By studying accretion and outflows from compact objects, we learn about the most efficient energy source in the universe. I'm particularly interested in the formation, collimation and ultimately dissipation of relativistic jets which emanate from the direct vicinity of black holes across all mass ranges.
One of the most exciting observations in this field was the recent imaging of the black hole in the galaxy M87. Using Very Long Baseline Interferometry (VLBI) of high-frequency radio telescopes scattered across the globe, the Event Horizon Telescope Collaboration took this image.
Image credit: EHTC, CC BY-ND 4.0
Numerical simulations of turbulent accretion (with bhac among other codes) were combined with general relativistic ray-tracing to interpret the structure seen on the image: we witness the light emitted from hot plasma on its final orbits before plunging into the black hole. The dark region in the center is the so-called black hole shadow, a gravitationally lensed projection of the unstable photon orbit. Within the shadow area all light vanishes within the event horizon.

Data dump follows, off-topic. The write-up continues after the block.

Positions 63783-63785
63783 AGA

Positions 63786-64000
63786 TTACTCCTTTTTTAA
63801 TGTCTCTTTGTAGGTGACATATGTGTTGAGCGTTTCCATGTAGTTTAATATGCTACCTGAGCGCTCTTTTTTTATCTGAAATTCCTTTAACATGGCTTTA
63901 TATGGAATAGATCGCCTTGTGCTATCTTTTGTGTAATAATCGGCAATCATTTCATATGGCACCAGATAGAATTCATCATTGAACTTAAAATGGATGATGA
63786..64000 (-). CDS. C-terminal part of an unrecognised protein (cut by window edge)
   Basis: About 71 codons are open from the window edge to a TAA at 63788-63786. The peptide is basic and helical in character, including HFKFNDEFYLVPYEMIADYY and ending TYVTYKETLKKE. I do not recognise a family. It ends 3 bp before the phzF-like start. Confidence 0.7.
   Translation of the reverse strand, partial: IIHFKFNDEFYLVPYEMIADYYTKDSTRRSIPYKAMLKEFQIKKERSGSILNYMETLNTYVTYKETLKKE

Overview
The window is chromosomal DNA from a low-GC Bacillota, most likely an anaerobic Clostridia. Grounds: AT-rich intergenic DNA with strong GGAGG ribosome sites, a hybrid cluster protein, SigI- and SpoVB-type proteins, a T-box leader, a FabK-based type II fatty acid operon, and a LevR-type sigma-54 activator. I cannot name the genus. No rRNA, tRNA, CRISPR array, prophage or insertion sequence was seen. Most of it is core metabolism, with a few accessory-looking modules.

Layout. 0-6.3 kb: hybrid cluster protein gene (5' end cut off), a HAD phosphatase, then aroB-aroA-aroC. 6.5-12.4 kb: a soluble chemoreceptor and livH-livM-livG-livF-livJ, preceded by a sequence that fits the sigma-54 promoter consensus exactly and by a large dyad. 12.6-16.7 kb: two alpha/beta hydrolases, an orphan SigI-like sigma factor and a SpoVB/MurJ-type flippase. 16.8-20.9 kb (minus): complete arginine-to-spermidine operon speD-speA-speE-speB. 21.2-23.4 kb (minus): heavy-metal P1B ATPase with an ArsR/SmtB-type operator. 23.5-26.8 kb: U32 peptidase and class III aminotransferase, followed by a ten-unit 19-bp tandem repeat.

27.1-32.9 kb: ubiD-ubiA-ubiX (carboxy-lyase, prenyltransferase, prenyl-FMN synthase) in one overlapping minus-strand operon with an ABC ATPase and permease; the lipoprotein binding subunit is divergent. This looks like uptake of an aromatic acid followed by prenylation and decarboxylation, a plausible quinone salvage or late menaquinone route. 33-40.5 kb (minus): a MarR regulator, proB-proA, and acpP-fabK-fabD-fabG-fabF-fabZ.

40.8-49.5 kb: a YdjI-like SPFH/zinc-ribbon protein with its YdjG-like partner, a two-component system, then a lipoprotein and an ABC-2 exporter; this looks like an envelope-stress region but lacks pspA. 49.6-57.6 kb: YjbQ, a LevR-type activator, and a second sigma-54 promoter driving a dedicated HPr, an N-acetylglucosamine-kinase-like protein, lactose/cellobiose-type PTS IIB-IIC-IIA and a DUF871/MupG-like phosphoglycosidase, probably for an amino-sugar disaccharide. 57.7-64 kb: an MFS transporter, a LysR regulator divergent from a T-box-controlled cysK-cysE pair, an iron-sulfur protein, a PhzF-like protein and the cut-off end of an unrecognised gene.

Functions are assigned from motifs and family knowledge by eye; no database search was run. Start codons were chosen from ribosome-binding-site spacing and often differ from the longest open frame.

The galaxy M87 is also famous for its remarkable relativistic jet which is one of the best studied in astrophysics. Using high resolution 3D adaptive mesh refinement simulations with bhac, we have modeled the launching of the jet with unprecedented accuracy. Modeling the electrons within a kappa-distribution, we find that non-thermal particles are crucial to extend the spectrum beyond the radio band.
Relativistic ray-traced images of the simulated jet at three different radio frequencies: 43GHz (left), 86GHz (middle) and the EHT frequency of 230GHz (right). See the paper led by Jordy Davelaar for details.
17th Jun 2019; last edit 1st Sep 2019 by Oliver
tags: website, accretion